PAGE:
Sensing food textures is a matter of pressure

Food's texture affects whether it is eaten, liked or rejected, according to Penn State researchers, who say some people are better at detecting even minor differences in consistency because their tongues can perceive particle sizes.

Exercise may help teens sleep longer, more efficiently

Getting more exercise than normal — or being more sedentary than usual — for one day may be enough to affect sleep later that night, according to a new study led by Penn State.

White-throated sparrows are among the best-studied North American songbirds. With a typical wingspan of 6 to 7 inches, it breeds primarily in northern boreal coniferous and mixed forests and, a short-distance migrant, winters mainly in the southeastern U.S. To make these migrations, the bird's body changes significantly. IMAGE: PAUL BARTELL / PENN STATE

Songbird-body changes that allow migration may have human health implications

Songbirds that pack on as much as 50 percent of their body weight before migrating and that sleep very little, exhibit altered immune system and tissue-repair function during the journey, which may hold implications for human health, according to Penn State researchers.

A simple treatment using four small molecules converts human astrocytes – a common type of cells in the nervous system – into new neurons, which develop complex structures after 4 months, as pictured. Credit: Gong Chen Lab, Penn State

Simple drug combination creates new neurons from neighboring cells

A simple drug cocktail that converts cells neighboring damaged neurons into functional new neurons could potentially be used to treat stroke, Alzheimer’s disease, and brain injuries. A team of researchers at Penn State identified a set of four, or even three, molecules that could convert glial cells—which normally provide support and insulation for neurons—into new neurons.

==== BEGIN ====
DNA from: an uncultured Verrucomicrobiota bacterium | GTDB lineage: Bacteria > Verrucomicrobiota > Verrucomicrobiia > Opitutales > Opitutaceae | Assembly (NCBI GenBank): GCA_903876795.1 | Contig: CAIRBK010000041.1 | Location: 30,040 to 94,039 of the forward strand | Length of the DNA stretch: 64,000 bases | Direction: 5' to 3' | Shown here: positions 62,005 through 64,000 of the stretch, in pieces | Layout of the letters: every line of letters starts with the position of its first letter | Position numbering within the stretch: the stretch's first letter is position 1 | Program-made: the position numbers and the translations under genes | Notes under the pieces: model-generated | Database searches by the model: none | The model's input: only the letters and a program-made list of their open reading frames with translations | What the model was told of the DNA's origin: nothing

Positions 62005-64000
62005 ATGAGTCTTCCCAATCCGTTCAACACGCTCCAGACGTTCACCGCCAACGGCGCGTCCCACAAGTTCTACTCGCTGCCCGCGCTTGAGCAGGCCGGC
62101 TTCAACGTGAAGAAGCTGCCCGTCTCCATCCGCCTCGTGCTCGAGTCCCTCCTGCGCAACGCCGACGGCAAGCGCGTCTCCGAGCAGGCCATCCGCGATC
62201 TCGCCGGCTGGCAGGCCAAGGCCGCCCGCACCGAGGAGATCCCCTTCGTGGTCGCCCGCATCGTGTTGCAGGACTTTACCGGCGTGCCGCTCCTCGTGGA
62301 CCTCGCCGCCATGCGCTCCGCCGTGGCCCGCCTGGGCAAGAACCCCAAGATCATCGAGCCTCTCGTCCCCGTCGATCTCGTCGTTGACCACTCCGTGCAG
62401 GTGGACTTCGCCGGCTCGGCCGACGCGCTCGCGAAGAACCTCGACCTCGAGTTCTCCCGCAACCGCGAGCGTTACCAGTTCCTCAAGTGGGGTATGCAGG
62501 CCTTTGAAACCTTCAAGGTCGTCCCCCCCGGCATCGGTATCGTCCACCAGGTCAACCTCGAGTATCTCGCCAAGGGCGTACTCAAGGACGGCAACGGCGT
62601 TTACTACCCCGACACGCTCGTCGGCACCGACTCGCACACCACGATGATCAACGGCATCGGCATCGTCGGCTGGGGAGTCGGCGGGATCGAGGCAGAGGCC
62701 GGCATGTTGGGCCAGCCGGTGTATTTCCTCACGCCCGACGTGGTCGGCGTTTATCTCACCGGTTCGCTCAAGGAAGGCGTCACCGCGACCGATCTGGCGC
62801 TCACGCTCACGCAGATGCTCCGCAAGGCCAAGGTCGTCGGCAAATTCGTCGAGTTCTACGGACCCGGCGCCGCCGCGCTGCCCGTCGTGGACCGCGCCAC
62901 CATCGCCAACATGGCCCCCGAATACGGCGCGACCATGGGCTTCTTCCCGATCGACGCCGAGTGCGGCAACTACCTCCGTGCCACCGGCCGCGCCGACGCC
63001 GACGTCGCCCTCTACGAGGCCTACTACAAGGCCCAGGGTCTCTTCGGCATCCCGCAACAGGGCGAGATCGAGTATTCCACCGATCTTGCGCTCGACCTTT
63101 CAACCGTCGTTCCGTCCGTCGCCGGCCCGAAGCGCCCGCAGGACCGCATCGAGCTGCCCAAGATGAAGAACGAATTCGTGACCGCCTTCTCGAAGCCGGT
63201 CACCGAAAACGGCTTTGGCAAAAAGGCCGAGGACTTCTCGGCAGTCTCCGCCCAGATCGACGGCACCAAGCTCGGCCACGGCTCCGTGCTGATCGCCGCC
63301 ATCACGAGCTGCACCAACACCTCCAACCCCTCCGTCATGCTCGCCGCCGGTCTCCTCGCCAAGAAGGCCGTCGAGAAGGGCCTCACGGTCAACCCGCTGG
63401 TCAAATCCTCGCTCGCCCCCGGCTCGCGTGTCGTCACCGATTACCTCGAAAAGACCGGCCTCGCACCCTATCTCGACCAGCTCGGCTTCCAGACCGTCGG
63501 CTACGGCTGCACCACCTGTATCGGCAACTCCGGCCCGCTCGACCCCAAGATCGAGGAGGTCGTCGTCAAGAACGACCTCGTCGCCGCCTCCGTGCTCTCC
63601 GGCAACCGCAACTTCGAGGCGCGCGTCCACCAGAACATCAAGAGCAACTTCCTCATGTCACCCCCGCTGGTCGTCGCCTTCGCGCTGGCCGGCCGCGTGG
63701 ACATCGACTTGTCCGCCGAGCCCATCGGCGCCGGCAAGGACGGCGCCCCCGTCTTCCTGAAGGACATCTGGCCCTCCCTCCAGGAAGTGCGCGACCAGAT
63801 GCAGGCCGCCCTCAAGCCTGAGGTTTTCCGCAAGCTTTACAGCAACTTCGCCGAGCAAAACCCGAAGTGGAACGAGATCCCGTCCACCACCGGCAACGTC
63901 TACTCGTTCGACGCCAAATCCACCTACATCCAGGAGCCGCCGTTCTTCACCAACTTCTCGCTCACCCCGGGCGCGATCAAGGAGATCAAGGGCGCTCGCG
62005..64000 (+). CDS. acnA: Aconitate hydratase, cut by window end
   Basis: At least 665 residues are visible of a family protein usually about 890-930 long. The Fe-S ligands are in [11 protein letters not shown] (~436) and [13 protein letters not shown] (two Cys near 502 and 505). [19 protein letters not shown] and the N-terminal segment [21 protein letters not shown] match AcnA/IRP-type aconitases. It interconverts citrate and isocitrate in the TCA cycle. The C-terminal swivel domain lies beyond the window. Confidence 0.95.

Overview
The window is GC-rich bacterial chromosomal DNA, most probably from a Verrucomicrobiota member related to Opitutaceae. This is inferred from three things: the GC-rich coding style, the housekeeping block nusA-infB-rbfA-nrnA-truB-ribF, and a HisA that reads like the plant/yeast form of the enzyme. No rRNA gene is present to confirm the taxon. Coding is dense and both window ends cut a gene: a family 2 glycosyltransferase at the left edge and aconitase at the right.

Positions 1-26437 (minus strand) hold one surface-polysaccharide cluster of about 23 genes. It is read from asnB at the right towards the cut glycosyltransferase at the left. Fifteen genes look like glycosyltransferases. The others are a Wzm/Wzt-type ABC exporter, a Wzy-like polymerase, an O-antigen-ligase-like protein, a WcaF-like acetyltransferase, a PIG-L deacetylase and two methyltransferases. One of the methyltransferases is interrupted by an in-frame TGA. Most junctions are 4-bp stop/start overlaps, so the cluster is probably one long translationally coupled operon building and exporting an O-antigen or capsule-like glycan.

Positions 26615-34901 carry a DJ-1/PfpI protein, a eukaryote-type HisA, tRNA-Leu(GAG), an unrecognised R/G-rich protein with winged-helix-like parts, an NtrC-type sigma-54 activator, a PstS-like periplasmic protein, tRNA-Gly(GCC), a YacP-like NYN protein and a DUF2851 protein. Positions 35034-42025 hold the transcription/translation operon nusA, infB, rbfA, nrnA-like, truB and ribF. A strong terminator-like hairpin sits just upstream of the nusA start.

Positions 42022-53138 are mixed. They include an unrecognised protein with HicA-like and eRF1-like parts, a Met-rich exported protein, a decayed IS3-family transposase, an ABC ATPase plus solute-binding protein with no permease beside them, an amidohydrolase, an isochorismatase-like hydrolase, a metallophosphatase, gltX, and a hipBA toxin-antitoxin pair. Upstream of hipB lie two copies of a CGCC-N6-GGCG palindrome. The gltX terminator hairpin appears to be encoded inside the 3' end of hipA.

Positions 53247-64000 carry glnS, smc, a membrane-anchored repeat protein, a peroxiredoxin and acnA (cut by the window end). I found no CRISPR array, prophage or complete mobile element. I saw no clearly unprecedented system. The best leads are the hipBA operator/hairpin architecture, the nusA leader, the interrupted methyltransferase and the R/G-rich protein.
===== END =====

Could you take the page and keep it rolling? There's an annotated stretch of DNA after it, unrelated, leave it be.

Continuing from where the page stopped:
Dr. Melissa Rolls with current and prospective graduate students

Prospective Grad Students Get A Taste of Life at Penn State

Students interested in the Bioinformatics and Genomics; Plant Biology; Neuroscience; and Molecular, Cellular, and Integrative Biosciences graduate programs were given a warm welcome on a snowy weekend.

Professor named 2018 distinguished member of Association for Computing Machinery

Vasant G. Honavar, professor and Edward Frymoyer Chair of Information Sciences and Technology, has been named a distinguished member of the Association for Computing Machinery, the world’s largest and most prestigious association of computing professionals. Honavar, who is one of 49 distinguished members named for 2018, was recognized for his outstanding scientific contributions to computing.

Lung inflammation from childhood asthma linked with later anxiety

Persistent lung inflammation may be one possible explanation for why having asthma during childhood increases your risk for developing anxiety later in life, according to Penn State researchers.

Modern brain circuitry retains ancient foundation

Modern brain circuitry retains ancient foundation

Studying sea anemones' molecular nerve-signaling machinery, Tim Jegla finds that a burst of evolutionary innovation laid the foundation of our nervous systems more than half a billion years ago.

Six Huck Institutes IGDP students receive awards in spring 2017

Penn State's valued relationship with its graduate students

President Eric Barron's letter to the University community